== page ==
To skirt the crime of hubris, potters have pressed their thumbs into a just-thrown bowl. Weavers deliberately missed a stitch. And
and his cronies on the
Federal Open Market Committee
? They went to a neutral policy directive at their June meeting, and assumed that the market knew what that meant.
The policy directive, or bias, was historically used to sanction rate action between FOMC meetings, but as the
became more open, the meaning of the bias changed. The Fed has become much more open, keen to signal its actions to the market ahead of time. It has, as a result, tended not to move intermeeting in recent years -- last October's emergency cut being an exception -- leaving it open to use the bias announcement as indication of where its tendencies lay. And it was in this spirit (or so it was assumed) that the Fed decided at its December 1998 meeting that it would occasionally announce changes in its bias.
In its May meeting, the FOMC, acting on its new policy, announced that it had gone to a tightening bias. Interestingly, it did not use the word intermeeting when it announced "a directive that is tilted toward the possibility of a firming in the stance of monetary policy." Clearly, what the bias meant
changed. Might this not mean, the market reasoned, that if the FOMC moved to a neutral bias at its June meeting, it would be done hiking for now? Never mind that it had, with only a few exceptions, gone to a neutral directive whenever it moved -- and that never kept it from moving at the very next meeting.
And so stocks shot higher when the FOMC wrapped up its meeting June 30, and announced that it had "chosen to adopt a directive that includes no predilection about near-term policy action." Wasn't it obvious? The Fed would not be moving again in August. Hey la, hey la, let's buy.
It was not until three weeks later, when Greenspan delivered his
testimony to the
House Banking Committee
, that the market found out what the bias announcement was really about. At the conclusion of the June meeting, the FOMC
did not believe that its recent modest tightening would put the risks of inflation going forward completely into balance. However, given the many uncertainties surrounding developments on both the supply and demand side of the economy, the FOMC did not want to foster the impression that it was committed in short order to tighten further. Rather, it judged that it would need to evaluate the incoming data for more signs that further imbalances were likely to develop.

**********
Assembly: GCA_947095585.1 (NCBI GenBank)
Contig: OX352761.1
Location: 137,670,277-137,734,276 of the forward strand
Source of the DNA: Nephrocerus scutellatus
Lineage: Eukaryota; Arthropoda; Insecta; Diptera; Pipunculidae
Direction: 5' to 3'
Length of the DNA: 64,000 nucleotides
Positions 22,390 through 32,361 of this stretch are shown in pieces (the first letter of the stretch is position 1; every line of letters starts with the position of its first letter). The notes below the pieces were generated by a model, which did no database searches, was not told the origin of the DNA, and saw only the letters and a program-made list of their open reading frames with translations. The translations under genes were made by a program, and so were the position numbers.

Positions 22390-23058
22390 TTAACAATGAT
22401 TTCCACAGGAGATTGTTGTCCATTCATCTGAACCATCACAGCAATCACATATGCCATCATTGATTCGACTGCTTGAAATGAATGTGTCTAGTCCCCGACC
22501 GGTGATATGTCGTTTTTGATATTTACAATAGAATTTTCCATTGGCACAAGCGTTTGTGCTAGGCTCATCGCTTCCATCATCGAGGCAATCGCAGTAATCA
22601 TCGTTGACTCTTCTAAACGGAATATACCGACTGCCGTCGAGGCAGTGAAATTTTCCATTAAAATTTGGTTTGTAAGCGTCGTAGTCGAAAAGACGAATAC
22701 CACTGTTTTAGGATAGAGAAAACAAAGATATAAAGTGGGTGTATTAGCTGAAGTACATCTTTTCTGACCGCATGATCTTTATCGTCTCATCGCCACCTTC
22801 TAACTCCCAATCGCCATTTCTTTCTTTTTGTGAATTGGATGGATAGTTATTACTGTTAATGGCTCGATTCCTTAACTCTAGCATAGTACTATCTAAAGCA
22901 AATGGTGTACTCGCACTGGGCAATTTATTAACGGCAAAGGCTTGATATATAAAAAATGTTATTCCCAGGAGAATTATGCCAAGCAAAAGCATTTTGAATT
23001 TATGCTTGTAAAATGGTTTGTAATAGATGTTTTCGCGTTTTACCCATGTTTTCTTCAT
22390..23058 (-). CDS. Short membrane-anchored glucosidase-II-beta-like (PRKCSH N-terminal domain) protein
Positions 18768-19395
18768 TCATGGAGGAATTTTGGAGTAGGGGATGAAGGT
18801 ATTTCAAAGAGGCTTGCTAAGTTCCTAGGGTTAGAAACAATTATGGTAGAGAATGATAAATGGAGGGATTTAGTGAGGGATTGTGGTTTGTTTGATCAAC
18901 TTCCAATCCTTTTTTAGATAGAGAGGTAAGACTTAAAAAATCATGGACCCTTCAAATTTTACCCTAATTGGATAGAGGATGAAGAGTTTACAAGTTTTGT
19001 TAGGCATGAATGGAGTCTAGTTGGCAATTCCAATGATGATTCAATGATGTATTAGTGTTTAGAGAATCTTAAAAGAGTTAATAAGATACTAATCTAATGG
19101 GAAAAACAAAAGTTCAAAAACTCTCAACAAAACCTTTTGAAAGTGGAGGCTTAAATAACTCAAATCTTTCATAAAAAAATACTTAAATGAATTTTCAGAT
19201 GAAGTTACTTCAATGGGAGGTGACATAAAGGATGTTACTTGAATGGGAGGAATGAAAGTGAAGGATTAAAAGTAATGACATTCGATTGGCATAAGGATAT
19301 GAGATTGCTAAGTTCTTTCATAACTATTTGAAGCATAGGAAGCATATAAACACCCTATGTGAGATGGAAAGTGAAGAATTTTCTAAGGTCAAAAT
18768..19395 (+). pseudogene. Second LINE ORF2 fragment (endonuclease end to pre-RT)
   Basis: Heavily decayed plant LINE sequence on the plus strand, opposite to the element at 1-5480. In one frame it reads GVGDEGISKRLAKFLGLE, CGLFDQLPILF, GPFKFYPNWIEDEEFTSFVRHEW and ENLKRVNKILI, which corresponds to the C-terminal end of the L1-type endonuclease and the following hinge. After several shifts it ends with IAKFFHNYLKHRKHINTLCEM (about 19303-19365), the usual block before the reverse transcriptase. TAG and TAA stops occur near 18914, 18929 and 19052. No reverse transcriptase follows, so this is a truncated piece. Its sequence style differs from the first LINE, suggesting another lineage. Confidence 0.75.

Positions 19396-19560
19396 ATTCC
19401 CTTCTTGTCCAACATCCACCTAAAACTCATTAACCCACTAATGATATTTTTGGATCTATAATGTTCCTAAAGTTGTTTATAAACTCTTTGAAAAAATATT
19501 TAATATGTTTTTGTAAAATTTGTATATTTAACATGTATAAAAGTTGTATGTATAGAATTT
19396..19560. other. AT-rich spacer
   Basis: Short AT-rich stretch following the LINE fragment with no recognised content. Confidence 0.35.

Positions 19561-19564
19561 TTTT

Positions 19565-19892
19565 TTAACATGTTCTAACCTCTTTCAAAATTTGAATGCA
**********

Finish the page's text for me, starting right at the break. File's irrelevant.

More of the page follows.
It was something of a rude awakening for both the bond and stock markets, both of which had been proceeding as if a hike Aug. 24, though possible, was still unlikely. To some it seems the FOMC might have carried this off a bit better.
Being Clear -- Better Than Not
"Ideally, it's better to say more than less," says Mark Wanshel, financial economist at
. "I think if they had added a second paragraph and said exactly what they meant" it would have been better.
Some even argue that the committee might have simply held off on making any announcement whatsoever. "My issue is not are they neutral or are they biased," says Don Fine, chief market analyst at
Chase Asset Management
. "My issue is announcing the damn thing. The fact that they announced the neutral bias, I think it was a mistake."
Mistake or not, after tomorrow's expected quarter-point hike in the fed funds rate, it is likely the FOMC will again announce its bias, and most Fed watchers suppose that it will be neutral -- and now everybody should know what that means.
"The neutral bias is simply telling market participants they can go ahead and play Fed policy makers," according to John Lonski, senior economist at
Moody's Investors Service
. As with this meeting, the key to further action will be the economic reports. "If those numbers signal a rise in risk, then the Fed will again hike rates at the next meeting Oct. 5," says Lonski.
For Lonski, the disconnect between the markets and the Fed following last meeting's move to a neutral bias was simply part of the "adjustment process" to the new policy on announcing the policy directive. Now Wall Street will know what it means if the FOMC goes neutral tomorrow. It won't run stocks and bonds up too high, thinking that the neutral bias means the Fed's done for the year.
Or let's at least hope the Street doesn't take a neutral bias that way. Because for Greenspan and his colleagues to try to bring such a slow-witted animal to reason -- the mere attempt of it might anger the gods.